Approximately a century after the discovery of iodine, "nascent iodine" is proposed to be useful for treating nose inflammation (lupus nasi)and tuberculosis [4]. However, since the term nascent simply means newborn/freshly created, there is some ambiguity as nascent iodine referred to in 1913 is likely referring to nascent silver iodide (freshly precipitated AgI from reacting KI with HNO3) which was used at the time in Pharmacy [5]. The disambiguated term "nascent iodine" refers to the idea of the nascent state developed for hydrogen and oxygen (dating back to ~1806) as applied to iodine (dating back to ~1814), and still being developed by chemists during World War II (1942) essentially refers to the overarching idea that through electromagnetic stimulation of a species a more reactive species can be formed. As evidence and understanding of the nascent state continued to develop in chemistry [6], the modern understanding of nascent iodine in liquid iodine chemistry [7] evolved. In modern terms, nascent iodine refers not only to iodine solutions activated by electromagnetic stimulation, but can even more specifically refer to reactive atoms of nascent atomic iodine (zero oxidation state, 53 electrons one of which is as free/unpaired electron, 7 of which are in outer electron shell lacking an octet) and this bizarre atom has a number of different abbreviations (I°; I*; I•; ½I2). Nascent iodine can be created using a variety of ways, including chemically by oxidizing iodide in the presence of acid and iodate [8,9] as well as a variety of spectroscopic ways such as released using photolysis from methyl~iodide using 193 nm excitation [10].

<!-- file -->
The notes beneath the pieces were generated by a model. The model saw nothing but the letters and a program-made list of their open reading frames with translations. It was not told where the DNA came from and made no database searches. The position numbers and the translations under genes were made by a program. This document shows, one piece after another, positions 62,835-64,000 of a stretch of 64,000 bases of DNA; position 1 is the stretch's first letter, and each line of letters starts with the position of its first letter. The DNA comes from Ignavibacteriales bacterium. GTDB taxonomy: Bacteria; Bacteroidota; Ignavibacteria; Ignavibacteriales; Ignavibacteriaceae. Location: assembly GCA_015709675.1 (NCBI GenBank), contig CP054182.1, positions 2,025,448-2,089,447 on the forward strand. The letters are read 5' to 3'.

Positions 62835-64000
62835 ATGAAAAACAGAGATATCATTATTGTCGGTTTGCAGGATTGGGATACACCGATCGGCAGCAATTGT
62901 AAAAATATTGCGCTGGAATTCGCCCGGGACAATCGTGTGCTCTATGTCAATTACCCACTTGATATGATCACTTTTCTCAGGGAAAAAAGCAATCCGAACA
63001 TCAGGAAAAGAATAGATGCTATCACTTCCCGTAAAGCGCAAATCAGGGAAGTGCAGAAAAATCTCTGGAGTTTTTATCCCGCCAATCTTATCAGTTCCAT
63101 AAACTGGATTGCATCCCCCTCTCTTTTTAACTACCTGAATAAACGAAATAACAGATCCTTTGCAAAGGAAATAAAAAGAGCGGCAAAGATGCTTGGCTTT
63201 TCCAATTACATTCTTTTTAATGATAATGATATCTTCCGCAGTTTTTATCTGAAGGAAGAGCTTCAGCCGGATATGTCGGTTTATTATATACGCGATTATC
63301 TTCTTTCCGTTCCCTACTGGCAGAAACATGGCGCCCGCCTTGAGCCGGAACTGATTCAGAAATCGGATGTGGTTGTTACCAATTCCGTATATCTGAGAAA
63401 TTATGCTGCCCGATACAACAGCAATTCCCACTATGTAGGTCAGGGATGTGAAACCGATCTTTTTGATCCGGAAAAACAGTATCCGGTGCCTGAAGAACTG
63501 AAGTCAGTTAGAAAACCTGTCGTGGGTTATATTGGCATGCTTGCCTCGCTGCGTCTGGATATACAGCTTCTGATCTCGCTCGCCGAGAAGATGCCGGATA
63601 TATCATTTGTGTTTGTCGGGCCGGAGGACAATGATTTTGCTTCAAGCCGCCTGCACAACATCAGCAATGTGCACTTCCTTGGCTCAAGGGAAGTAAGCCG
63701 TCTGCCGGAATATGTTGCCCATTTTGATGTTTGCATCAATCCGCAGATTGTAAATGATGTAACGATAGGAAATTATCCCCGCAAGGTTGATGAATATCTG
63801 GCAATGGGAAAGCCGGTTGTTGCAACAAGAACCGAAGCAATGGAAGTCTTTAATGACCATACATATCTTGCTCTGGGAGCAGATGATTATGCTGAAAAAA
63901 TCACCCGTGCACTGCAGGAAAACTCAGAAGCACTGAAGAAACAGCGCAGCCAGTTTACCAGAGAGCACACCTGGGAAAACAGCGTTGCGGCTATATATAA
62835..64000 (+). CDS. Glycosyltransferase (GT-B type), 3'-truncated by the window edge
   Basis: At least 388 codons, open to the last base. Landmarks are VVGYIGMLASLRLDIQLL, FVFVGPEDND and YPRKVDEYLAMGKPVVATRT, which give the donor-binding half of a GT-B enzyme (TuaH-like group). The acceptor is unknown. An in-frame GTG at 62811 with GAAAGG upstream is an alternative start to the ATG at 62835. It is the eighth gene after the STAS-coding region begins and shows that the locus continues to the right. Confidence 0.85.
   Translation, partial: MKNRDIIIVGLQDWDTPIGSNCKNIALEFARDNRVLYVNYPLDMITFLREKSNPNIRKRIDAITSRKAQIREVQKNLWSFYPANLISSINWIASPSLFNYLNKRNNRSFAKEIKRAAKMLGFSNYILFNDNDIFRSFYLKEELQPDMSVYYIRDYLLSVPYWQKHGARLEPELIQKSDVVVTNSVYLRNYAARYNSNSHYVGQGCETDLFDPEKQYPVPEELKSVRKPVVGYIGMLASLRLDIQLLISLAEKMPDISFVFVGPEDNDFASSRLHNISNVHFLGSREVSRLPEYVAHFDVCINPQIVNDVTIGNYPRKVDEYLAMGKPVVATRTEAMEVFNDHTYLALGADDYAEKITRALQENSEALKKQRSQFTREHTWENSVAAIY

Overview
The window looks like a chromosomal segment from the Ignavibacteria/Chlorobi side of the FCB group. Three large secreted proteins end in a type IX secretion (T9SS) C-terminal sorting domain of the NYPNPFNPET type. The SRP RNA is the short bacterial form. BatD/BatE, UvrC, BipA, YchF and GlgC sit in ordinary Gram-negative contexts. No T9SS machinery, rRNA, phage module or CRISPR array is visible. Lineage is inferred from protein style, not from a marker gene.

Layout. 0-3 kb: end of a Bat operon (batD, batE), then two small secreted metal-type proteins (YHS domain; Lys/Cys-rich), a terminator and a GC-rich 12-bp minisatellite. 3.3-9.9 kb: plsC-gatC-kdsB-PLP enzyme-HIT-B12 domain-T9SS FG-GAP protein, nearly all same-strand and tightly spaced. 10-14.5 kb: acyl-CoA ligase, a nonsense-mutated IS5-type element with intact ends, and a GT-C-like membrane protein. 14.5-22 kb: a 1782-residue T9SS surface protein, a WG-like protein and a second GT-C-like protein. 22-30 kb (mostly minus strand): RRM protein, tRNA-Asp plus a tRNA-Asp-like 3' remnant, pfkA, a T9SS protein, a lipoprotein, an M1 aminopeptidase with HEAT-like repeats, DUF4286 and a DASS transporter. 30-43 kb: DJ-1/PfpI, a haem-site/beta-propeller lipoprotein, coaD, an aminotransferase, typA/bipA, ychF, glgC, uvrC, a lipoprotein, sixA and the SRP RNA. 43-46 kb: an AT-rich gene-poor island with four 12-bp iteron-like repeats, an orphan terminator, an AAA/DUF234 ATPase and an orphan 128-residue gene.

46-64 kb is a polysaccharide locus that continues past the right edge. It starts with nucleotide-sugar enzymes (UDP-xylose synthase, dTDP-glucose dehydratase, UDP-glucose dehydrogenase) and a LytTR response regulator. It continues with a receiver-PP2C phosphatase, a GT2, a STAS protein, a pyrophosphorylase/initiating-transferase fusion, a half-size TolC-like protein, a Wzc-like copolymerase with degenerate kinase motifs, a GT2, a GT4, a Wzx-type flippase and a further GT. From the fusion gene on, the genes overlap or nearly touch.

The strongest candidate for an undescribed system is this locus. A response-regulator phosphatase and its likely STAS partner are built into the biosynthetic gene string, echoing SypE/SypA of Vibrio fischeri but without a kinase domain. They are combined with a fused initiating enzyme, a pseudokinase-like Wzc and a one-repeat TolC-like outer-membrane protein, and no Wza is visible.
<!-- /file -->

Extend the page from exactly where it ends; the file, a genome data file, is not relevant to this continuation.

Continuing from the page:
Magnascent Iodine, nascent iodine produced using a patented electromagnetic process [11], has enjoyed widespread usage by missionaries for not only viral diseases such as dengue fever and chikungunya fever, but has even been used successfully for malaria [12]. Although iodine prepared through electromagnetic stimulation is in fact nascent in the overarching sense of having increased health activity (testimonials) after electrical stimulation, such liquid iodine solutions have complicated iodine chemistry, which requires further scientific evaluation to figure how much of different iodine speciation is present including nascent iodine in the modern sense. Quantum mechanical models of iodine developed using spectroscopic absorbance of the gas phase indicate that nascent iodine can be made two ways from either an unexcited or an excited electronic state of diatomic iodine [13], but these models do not apply in liquid iodine solutions. However, iodine chemistry gets overly complicated very quickly in the liquid phase tincture [7], as additional forms can be present such as tri~atomic iodines I3", and a variety of other species such as periodates (anionic salts of iodine and oxygen) can exist in varying forms with varying oxidation states (I+; I3+; I5+; I7+), and perhaps even unknown species as well. All the complexities of iodine solution chemistry notwithstanding, the purpose of this work is to gain an overall insight into the iodine solution chemistry of Magnascent® iodine health supplement using spectroscopic observation by acquisition and comparison of spectral signature to that of unprocessed liquid iodine. The hypothesis tested is that nascent iodine will have a decreased absorbance in some regions of the spectra likely on account of homolytically cleaved diatomic iodine having been pulled apart by the electromagnetic process.